NEW YORK - Budget shortfalls pose a direct threat to millions of U.S. jobs, many in the private sector, as state and local governments lay off workers and cut spending on contracts and other business services, a think tank said on Thursday.

State and local governments will have to raise taxes and cut spending in the current and next two fiscal years to cover shortfalls totaling $469 billion, according to an Economic Policy Institute report.

The think tank -- where White House adviser Jared Bernstein spent years developing ideas found in the $787 billion economic stimulus plan he oversees -- said the U.S. government must give states and cities $150 billion in direct budget relief to save between 1.1 million and 1.4 million jobs.

Given the fragility of the economy, already high unemployment and the magnitude of the budget shortfalls, it is clear that we cannot afford inaction, the report said, calling the gaps a ticking time bomb for the economy.

While many economists believe the worst recession in decades ended recently, cities' budget deficits are expected to continue at least through 2012.

The low point for cities typically comes 18 months to 24 months after the low point for the recession, said Christopher Hoene, research director for the National League of Cities, at the Brookings Institution in Washington, D.C. on Thursday.

States, too, face future hardship, with the National Governors Association recently saying they are at the beginning of a lost decade of budget struggles.

Those struggles will trickle out to the private sector, EPI said. According to its estimates, for every dollar of budget cuts, more than half the jobs and economic activity lost will be in the private sector.

When asked at the Brookings meeting about the aid their cities need most, four mayors representing both political parties and cities large and small said the federal government must make credit more available to small businesses.

I'm not looking for a sugar high, said Mayor Scott Smith, a Republican from Mesa, Arizona, about direct federal aid that could be withdrawn after a short time. On Main Street the credit market is completely shut off.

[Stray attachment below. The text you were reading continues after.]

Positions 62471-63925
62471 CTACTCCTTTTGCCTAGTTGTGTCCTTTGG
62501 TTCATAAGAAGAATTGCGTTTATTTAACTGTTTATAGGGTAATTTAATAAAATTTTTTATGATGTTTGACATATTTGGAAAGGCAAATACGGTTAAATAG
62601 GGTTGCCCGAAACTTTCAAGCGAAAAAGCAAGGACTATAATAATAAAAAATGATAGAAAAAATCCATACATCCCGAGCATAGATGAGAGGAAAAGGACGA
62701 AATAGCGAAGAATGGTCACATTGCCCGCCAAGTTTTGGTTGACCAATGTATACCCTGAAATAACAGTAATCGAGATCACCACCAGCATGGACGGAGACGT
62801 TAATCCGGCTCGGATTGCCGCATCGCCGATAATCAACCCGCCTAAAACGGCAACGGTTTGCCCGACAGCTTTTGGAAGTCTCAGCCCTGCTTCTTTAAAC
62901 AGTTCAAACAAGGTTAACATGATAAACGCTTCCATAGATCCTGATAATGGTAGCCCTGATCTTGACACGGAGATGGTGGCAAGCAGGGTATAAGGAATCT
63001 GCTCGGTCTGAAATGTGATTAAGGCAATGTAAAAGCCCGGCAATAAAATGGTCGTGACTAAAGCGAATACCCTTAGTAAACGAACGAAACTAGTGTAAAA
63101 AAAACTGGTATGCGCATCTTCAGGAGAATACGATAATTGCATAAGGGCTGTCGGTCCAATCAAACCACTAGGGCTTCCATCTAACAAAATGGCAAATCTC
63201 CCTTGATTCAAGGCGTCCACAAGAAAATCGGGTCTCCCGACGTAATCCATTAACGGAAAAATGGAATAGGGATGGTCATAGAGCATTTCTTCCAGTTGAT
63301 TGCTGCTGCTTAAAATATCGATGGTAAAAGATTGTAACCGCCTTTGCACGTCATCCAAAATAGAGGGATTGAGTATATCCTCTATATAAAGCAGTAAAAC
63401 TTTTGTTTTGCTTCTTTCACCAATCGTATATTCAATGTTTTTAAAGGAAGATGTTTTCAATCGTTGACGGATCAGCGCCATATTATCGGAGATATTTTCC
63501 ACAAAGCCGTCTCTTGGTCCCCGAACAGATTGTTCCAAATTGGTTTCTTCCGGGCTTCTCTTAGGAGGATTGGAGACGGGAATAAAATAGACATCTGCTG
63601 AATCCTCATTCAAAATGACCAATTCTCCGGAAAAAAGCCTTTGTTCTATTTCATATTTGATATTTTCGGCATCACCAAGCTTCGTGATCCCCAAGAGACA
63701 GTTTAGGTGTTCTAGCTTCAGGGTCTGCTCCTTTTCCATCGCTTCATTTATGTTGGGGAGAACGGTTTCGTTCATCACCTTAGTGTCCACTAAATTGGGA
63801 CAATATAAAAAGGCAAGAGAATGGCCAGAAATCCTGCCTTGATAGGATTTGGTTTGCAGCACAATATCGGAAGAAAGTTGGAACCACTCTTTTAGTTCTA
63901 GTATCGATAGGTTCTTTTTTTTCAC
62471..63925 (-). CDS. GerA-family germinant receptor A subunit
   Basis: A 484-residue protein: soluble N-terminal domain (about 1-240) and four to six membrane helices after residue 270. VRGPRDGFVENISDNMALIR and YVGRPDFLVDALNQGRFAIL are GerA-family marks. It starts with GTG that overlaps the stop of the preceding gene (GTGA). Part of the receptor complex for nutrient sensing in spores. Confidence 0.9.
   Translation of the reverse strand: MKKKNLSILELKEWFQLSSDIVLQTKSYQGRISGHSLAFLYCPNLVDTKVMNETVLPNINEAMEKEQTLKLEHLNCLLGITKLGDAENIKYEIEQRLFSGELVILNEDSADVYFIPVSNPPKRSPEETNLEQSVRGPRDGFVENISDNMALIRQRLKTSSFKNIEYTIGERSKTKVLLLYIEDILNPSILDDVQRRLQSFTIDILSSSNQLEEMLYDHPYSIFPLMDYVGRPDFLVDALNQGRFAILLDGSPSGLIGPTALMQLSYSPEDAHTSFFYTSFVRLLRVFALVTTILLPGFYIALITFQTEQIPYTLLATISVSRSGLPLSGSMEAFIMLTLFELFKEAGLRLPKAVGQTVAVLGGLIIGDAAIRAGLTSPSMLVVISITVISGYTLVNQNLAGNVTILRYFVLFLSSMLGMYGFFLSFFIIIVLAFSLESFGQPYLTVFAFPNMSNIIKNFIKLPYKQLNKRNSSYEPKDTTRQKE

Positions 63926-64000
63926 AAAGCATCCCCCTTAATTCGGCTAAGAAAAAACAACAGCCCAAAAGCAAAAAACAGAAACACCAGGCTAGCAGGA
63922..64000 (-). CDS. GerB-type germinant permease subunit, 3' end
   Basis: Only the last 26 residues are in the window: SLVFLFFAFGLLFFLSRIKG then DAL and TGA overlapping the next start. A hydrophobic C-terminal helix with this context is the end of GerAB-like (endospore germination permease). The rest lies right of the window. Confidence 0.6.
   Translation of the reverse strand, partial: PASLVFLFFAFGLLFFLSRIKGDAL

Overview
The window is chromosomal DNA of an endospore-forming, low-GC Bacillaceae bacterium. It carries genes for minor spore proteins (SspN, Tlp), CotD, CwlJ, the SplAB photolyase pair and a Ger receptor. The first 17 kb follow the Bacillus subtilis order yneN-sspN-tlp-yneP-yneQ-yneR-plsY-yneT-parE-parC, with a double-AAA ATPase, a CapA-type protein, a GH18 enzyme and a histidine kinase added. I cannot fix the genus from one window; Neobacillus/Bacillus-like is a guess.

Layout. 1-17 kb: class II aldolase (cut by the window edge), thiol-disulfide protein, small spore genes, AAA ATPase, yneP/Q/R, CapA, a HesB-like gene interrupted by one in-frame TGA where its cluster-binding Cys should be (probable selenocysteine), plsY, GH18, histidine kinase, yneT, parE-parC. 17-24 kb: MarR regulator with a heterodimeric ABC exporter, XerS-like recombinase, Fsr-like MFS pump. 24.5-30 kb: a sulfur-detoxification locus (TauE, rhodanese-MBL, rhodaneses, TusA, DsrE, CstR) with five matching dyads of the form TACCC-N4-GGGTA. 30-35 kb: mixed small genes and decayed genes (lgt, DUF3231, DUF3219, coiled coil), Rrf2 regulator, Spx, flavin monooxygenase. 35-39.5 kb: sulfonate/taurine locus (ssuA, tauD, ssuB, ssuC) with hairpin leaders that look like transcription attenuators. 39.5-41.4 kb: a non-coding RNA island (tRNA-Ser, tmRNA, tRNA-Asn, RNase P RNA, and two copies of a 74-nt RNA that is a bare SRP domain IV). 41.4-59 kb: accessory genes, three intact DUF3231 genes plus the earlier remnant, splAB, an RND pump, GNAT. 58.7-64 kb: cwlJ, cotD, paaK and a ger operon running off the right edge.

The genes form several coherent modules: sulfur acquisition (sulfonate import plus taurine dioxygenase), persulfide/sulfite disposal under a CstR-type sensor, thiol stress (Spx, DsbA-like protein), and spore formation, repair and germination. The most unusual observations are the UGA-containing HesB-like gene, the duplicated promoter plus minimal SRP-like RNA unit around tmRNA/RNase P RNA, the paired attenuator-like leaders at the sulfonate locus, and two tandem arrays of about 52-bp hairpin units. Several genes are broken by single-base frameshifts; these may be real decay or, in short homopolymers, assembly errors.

If banks were to lend again to small businesses in her town of Bowling Green, Kentucky, then businesses would hire more people, increasing the city's income tax and job fee collection for years, said Democratic Mayor Elaine Walker.


State governments, too, have had to lay off workers, shedding 26,000 jobs from October 2008 to last month, according to the Labor Department.

But nearly one-third of state spending goes to public provisions such as infrastructure, which is usually awarded to private contractors, said EPI, which says it is an independent nonprofit nonpartisan institute that researches the impact of economic trends and policies on workers.

Direct government services, such as fire departments and education, also affect the private sector through supply orders.

Bernstein, speaking at the Brookings meeting, said that without the stimulus plan passed in February, job losses would have been deeper. When indirect spending is taken into consideration -- on things such as equipment for the roads projects in the bill -- the stimulus was responsible for more than 1 million jobs, he said

The plan has already allocated about $144 billion in relief to state and local governments, which has likely saved at least 360,000 jobs, EPI said.

Most of that money has gone to state governments and has yet to reach cities and counties. Cities have only seen direct help through community development block grants to combat blight and police force funding. They also will soon receive grants for energy efficiency.

And while they would like to see credit flowing, the mayors said they also need some direct stimulus.

I have no complaints, other than I can't use a dime for budgetary challenges, said Philadelphia Mayor Michael Nutter, about the stimulus.

On one day we could announce ... in the morning a new grant opportunity from the federal government and later that afternoon announce more layoffs and service cutbacks. The public is confused, he said.

(Reporting by Tom Ryan; Additional reporting by Lisa Lambert in Washington; Editing by James Dalgleish)